Now that I am living in south Florida I am enjoying trying new recipes for local favorites. Of course Miami has an amazing Cuban population so I am always searching out some of the best Cuban recipes I can find.
The plantain is a staple of Cuban cooking, and there are a number of ways to prepare it. There are mariquitas, which are the chips, and twice-fried tostones. The difference in taste and texture depends on the color of the plantain’s peel.
Tostones are typically made from plantains when the skin is still green. To make platanos maduros, use plantains with skin that is either dark yellow with black marks, or even completely black. Although they may look like unappetizing old bananas, a plantain will only get sweeter as the peel gets more black. These are the ones we are going to use in this recipe.
- 2 large very ripe (black) plantains – peeled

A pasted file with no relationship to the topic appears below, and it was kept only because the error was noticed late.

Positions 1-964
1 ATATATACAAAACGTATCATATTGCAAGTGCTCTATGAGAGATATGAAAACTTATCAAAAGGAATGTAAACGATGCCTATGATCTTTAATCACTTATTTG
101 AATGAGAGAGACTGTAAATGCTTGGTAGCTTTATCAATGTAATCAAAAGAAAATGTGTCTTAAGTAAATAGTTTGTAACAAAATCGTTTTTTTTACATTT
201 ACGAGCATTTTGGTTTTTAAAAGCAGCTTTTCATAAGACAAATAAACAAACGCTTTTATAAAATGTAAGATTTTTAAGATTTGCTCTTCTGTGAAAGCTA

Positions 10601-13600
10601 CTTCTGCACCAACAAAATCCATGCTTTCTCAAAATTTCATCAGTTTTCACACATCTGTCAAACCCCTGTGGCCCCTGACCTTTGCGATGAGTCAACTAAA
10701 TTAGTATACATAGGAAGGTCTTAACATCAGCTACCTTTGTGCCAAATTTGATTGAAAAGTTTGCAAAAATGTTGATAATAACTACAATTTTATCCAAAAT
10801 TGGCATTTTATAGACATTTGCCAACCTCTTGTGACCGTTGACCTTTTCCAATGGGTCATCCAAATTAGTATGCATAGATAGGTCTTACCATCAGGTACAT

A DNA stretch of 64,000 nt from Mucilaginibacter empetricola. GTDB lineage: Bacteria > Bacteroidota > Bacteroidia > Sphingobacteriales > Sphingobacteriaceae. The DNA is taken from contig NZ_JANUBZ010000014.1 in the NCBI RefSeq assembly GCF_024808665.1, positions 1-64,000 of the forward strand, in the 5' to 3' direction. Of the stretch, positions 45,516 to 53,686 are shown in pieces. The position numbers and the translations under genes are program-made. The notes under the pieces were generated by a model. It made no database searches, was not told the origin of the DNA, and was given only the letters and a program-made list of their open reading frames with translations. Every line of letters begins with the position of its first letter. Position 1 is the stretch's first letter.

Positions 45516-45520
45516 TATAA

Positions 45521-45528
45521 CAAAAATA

- 1/4 cup vegetable oil
- 1 tablespoon vanilla extract
- 1 teaspoon ground cinnamon
- 2 tablespoons white sugar, or to taste (optional)
- Cut each plantain into two halves and each half into three strips.
- Heat vegetable oil in a large skillet over medium-high heat. Gently lay plantain strips into hot oil; drizzle vanilla extract over plantains and season with cinnamon. Place a cover on the skillet and cook the plantains until browned completely, 5 to 7 minutes per side. Transfer plantains to a plate lined with paper towel to drain; sprinkle sugar over the plantains.
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